whswhs (whswhs) wrote,


A couple of weeks ago, I started seriously reading Minna Sundberg's online graphic novel Stand Still, Stay Silent. I had actually taken a first look at it much earlier, but it began with a long prologue set in the present day that I found slow going. This time I ran across, somewhere or other, one of Sundberg's maps, which I thought astonishing both for cartographic skill and for sheer beauty, and that drew me into the main narrative. Now I've read all the online pages of "the first adventure" and as much as is available of "the second adventure"—and bought and reread the two volumes that are so far available in print.

This is a work of postapocalyptic supernatural horror, set in the Nordic countries and based on Scandinavian and Finnish folklore and legends. The prologue shows the start of the apocalypse, in our own time, as a disease spreads across the world, rather like Stephen King's Captain Trips—but people who die of it linger on as unquiet spirits. The same thing happens to most other mammals; only cats are immune and have instinctive sensitivity to supernatural threats.

Sundberg's visual art really amazes me. I particularly like her full page or double page spread; the landscapes make me think of Tolkien's watercolor landscapes, and convey the same sense of an animistic world.

The characters are interesting to read about; they've been sent out into the empty lands to explore and fetch back books from the lost ancient world (worth a lot of money!), but their sponsors got much less money than they applied for (the funding agency thought they themselves would be half the crew, which none of them had planned on), and so they couldn't recruit highly trained specialists. Instead they got, well, what as a game master I would call "player characters": a mixed lot of people with some useful skills, occasional odd talents, and really amazing quirks, such as the Norwegian woman soldier who's utterly baffled that anyone would ever read if they weren't compelled to, or the Finnish mage who's almost unable to communicate even with the one other explorer who speaks Finnish. Later on in the story they're joined by an Icelandic stowaway with totally untrained magical talent, and then by a feral kitten they rescue after its mother is eaten. There's a lot of humor about their interactions with each other, but this isn't a comedy; it's much too dark! At the same time, we do see them becoming, if not yet an effective team, at least a group of people who like working together.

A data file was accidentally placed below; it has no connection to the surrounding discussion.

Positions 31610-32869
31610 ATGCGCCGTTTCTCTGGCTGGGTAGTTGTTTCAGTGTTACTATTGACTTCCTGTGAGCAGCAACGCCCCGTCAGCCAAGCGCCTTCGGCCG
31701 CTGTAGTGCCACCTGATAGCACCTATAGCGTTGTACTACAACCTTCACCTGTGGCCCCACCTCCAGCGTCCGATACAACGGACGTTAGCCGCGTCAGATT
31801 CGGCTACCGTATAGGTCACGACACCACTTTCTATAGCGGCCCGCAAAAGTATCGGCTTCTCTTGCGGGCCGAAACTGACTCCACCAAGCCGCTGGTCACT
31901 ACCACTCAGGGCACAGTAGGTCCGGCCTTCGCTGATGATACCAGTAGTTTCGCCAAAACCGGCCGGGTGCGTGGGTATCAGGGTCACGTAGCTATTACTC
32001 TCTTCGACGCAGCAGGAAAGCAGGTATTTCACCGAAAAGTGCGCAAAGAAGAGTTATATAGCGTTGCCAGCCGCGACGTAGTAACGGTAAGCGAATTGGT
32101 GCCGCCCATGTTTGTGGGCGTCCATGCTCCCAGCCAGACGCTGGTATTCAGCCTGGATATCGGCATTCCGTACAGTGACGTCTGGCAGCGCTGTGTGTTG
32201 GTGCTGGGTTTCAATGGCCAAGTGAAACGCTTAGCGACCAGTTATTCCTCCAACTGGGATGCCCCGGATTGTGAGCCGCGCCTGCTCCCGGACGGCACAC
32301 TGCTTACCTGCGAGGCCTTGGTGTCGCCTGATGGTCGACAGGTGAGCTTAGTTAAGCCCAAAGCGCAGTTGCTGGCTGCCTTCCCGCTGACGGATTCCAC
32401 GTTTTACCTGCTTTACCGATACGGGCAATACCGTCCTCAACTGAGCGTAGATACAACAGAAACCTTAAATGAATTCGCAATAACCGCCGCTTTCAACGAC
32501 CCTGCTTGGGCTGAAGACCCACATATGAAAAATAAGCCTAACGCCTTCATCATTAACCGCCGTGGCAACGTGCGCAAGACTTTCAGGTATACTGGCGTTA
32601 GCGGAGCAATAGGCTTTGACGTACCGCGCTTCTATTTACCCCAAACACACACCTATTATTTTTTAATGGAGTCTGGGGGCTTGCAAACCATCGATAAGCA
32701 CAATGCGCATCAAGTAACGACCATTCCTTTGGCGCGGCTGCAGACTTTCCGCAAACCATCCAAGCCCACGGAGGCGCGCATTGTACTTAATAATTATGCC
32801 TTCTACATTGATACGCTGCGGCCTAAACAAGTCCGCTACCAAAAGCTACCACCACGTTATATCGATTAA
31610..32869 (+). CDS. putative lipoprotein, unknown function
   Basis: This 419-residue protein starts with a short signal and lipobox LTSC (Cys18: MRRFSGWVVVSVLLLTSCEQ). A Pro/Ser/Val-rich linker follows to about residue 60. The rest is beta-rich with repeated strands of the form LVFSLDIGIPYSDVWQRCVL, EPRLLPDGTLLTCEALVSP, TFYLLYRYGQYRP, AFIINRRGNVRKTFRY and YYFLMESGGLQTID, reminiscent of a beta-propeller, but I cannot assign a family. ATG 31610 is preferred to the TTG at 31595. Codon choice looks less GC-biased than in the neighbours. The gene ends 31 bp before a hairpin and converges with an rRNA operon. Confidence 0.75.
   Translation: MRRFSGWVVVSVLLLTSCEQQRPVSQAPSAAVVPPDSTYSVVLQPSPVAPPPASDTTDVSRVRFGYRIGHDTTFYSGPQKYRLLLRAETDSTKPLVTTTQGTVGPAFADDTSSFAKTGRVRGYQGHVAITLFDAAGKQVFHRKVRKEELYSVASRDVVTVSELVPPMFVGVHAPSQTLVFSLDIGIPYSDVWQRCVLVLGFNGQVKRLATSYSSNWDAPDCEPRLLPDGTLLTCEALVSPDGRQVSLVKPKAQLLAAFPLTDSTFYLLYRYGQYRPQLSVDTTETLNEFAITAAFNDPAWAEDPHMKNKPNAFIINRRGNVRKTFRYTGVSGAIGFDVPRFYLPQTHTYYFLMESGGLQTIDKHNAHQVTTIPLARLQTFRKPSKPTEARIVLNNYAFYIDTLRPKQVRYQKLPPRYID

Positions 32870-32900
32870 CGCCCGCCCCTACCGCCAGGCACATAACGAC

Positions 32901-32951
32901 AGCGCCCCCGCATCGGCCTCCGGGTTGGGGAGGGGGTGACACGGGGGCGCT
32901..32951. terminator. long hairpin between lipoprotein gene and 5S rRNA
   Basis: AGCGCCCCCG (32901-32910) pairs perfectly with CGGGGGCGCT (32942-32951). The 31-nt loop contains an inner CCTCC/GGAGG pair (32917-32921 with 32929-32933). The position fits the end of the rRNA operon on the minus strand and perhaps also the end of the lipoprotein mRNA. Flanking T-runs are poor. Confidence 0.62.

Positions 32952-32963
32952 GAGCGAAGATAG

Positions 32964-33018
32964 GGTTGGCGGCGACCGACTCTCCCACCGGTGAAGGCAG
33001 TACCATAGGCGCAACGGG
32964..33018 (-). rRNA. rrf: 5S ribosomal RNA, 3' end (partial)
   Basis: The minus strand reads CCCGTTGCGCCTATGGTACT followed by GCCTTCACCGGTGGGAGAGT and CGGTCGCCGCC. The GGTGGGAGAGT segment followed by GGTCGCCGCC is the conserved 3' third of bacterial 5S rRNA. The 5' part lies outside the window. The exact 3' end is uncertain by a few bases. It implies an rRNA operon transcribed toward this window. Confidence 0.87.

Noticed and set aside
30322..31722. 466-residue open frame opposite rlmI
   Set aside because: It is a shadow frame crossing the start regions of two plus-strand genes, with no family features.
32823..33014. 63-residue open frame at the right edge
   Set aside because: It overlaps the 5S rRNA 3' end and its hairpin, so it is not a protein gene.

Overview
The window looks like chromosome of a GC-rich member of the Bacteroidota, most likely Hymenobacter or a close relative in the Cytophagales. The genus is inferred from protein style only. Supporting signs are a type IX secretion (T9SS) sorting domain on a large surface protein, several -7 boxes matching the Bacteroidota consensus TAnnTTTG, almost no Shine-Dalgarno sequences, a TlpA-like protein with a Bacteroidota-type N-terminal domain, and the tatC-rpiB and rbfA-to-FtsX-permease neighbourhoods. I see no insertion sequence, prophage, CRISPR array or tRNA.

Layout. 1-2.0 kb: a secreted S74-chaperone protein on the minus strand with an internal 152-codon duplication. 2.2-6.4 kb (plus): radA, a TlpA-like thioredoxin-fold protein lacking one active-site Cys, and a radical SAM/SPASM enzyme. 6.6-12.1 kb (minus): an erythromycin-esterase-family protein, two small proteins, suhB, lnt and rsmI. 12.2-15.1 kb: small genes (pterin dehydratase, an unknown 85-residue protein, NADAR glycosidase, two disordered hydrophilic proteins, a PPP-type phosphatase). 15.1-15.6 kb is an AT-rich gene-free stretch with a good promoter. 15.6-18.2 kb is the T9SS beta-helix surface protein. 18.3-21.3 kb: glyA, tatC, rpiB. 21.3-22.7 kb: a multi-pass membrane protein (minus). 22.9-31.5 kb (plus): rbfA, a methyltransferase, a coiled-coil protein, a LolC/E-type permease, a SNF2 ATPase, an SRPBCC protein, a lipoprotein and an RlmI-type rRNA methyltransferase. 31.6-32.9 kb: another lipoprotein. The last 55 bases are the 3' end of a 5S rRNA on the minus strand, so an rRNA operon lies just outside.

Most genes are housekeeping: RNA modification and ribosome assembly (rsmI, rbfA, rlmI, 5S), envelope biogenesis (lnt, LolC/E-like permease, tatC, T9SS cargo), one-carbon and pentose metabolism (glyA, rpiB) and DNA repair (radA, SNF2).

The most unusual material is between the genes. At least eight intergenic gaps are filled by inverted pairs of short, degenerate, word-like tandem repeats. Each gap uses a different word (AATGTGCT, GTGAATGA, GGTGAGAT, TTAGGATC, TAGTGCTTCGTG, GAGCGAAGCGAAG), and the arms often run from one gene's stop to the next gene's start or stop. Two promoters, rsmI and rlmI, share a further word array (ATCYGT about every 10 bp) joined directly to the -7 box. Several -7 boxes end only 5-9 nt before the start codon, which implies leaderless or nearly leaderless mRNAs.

I hardly ever buy graphic novels any more, for reasons both of budget and of shelf space. But I think this one is totally worth it.
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